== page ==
the Fed on the labor market

Doug Henwood dhenwood at
Mon Aug 14 10:58:48 PDT 2000

From the Fed's latest Beige Book <>.

>Labor Markets
>Nearly all Districts reported that labor markets remain very tight,
>and the labor shortage has become more severe in the Boston and
>Kansas City Districts. Difficulty obtaining workers was restraining
>employment growth in the Atlanta, Dallas, Richmond, and St. Louis
>The shortage of workers is reported across all types of industries,
>including manufacturing, services, transportation, construction,
>energy extraction, and information technology. Several Districts
>mentioned difficulty obtaining retail workers. A retailer in the
>Richmond District said it is a challenge to find reliable employees,
>adding that some "employees just don't show up for work." A Dallas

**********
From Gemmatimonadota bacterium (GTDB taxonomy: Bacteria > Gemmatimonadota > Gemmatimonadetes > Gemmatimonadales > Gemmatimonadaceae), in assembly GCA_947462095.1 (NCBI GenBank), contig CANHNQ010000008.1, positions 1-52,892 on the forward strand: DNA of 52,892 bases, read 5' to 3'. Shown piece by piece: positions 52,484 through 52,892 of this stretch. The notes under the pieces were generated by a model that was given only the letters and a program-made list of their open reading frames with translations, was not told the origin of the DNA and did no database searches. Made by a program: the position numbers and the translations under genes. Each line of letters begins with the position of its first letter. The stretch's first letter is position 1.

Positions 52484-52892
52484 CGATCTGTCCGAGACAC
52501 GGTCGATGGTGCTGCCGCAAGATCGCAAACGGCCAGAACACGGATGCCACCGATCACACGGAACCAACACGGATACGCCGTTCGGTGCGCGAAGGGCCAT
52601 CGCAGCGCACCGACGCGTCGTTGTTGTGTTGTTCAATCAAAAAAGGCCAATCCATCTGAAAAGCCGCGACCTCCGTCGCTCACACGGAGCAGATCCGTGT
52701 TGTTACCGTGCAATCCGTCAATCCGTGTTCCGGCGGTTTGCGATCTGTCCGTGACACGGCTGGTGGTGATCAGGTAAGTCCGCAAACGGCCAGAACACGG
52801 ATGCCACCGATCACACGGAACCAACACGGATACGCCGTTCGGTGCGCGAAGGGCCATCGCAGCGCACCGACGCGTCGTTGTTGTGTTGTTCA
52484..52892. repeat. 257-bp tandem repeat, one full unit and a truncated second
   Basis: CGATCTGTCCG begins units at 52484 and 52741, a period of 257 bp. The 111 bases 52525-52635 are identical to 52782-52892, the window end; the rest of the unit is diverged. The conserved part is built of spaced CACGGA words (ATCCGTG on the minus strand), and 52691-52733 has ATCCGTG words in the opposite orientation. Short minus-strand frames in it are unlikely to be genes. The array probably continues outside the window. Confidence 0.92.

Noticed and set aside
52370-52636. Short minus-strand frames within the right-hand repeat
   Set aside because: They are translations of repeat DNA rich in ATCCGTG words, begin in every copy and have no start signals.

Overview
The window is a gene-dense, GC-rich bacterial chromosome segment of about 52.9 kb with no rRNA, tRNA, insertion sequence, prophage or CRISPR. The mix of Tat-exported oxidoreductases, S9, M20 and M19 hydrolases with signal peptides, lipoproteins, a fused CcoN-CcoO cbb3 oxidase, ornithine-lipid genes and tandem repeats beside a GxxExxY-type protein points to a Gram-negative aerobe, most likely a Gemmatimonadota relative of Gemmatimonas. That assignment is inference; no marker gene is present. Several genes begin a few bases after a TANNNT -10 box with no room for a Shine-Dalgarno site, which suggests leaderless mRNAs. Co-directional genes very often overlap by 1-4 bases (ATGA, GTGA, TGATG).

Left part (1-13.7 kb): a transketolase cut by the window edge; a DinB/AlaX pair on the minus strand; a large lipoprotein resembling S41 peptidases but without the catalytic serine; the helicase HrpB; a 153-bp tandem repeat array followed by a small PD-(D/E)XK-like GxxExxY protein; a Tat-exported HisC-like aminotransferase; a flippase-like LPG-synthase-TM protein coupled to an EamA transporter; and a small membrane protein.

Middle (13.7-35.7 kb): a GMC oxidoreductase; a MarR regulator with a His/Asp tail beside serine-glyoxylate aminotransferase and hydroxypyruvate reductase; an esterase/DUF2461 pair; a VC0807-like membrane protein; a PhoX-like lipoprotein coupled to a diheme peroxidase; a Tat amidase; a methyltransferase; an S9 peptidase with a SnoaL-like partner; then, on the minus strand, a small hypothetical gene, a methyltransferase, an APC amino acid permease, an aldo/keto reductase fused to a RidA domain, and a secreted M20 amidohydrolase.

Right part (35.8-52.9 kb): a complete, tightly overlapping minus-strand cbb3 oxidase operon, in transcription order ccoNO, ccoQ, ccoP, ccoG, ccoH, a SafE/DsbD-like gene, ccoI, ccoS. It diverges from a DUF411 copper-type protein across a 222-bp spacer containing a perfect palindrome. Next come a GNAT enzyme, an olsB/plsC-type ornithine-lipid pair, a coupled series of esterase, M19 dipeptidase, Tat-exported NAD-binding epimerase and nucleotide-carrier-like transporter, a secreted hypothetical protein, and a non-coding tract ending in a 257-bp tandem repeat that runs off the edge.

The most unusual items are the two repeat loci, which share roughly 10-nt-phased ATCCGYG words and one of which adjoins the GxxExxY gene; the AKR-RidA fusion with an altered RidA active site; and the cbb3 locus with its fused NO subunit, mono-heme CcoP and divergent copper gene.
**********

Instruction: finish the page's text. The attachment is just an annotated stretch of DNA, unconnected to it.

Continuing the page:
>District retailer said the lack of employee experience is hurting
>sales. A staffing service contact in the Chicago area said that
>meeting its customers' needs for workers was "like torture."
>Most Districts said wages, benefits, or incentives were growing and
>becoming more creative. Signing bonuses are becoming larger for both
>skilled and unskilled workers at many firms in the St. Louis
>District, and some fast food chains are offering free meals, regular
>pay raises, paid training, and profit sharing. The San Francisco
>District reported that there were few instances in which wage
>increases were outstripping productivity gains but there had been a
>pickup in benefit costs. A grocery store chain in the Dallas
>District has addressed advertisements to parents suggesting that
>they encourage their children to become employees because the chain
>offers good pay, flexible hours, and extensive benefits, including
>college tuition.

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